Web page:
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Tractor beaming

The idea of the tractor beam first appeared in fiction in 1931. Since then, scientists have worked to make it a reality… and they’ve actually had some success.

Tractor beam

Leo Morey / Radio-Science Publications [Public domain], via Wikimedia Commons

There should be a term for scientific research which is intentionally or unintentionally pursuing technologies first posited in science fiction. If you have a suggestion, let me know. I’ll split the etymological credit with you.

The tractor beam is supposedly a beam of light or energy that draws objects towards it. An invisible space grappling hook, basically. It is a plot device in Star Trek, Star Wars, Babylon 5, and dozens of other films, TV shows, games, comics, and books.

The very first mention of the tractor beam was in the 1931 novel Spacehounds of IPC by E. E. Smith. It was serialised in three issues of Amazing Stories magazine and then collected together and published. This is the line:

A slow-creeping pale blue rod of tangible force reached out from the great sphere, touched the wreckage of the Forlorn Hope, and pulled; gently, but with enormous power.

“Tractor beams again!” exclaimed Stevens, still at the plate. “Everybody’s got ’em but us, it seems.”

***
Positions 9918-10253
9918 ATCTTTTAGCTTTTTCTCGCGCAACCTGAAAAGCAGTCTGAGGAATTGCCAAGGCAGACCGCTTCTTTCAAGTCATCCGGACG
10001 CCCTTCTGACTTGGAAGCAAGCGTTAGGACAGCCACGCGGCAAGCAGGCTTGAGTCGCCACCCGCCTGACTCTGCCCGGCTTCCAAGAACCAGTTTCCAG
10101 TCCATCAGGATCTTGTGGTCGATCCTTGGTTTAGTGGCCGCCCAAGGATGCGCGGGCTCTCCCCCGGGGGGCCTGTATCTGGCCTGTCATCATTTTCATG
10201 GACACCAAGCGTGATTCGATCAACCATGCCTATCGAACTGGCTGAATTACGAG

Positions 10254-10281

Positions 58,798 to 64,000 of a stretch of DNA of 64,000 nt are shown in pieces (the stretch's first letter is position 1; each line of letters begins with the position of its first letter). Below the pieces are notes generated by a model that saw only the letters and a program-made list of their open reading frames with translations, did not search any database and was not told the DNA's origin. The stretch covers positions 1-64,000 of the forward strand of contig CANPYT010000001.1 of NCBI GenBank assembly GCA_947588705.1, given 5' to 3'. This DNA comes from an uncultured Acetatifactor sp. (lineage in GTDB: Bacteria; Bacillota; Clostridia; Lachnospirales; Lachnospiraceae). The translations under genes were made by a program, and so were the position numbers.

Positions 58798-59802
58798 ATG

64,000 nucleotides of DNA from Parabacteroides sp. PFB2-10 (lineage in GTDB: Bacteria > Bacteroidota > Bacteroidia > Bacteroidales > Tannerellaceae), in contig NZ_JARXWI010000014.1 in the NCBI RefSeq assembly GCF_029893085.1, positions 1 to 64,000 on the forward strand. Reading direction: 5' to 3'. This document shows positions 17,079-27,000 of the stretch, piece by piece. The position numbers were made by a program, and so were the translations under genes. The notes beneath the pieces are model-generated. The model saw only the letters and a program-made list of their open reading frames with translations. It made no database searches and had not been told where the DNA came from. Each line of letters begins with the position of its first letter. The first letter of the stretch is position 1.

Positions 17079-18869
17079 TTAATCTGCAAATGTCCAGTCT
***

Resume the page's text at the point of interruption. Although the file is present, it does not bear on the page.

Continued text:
“And we can’t fight a bit any more, can we?”

(I should mention that earlier in the book they’re called “tractor rays” – but this is the first mention of a tractor beam by that name.)

That’s science fiction. What about science fact? It turns out that there are a few working tractor beams out there right now. There’s the sonic tractor beam which uses acoustic holograms to move tiny beads around:

There’s a technique with laser beams that draws particles towards them using photophoresis (a tricky concept that relies on one side of a particle being hotter than the other). The most impressive tractor beams are the “optical tweezers,” which are lasers that use light to push and pull particles around with great precision:

That one won a Nobel Prize last year, by the way, so it’s safe to say that tractor beams are here to stay.

 

Categories: Arts & recreation Literature Physics & chemistry Sciences Technology

The Generalist

I live in Auckland, New Zealand, and am curious about most things.

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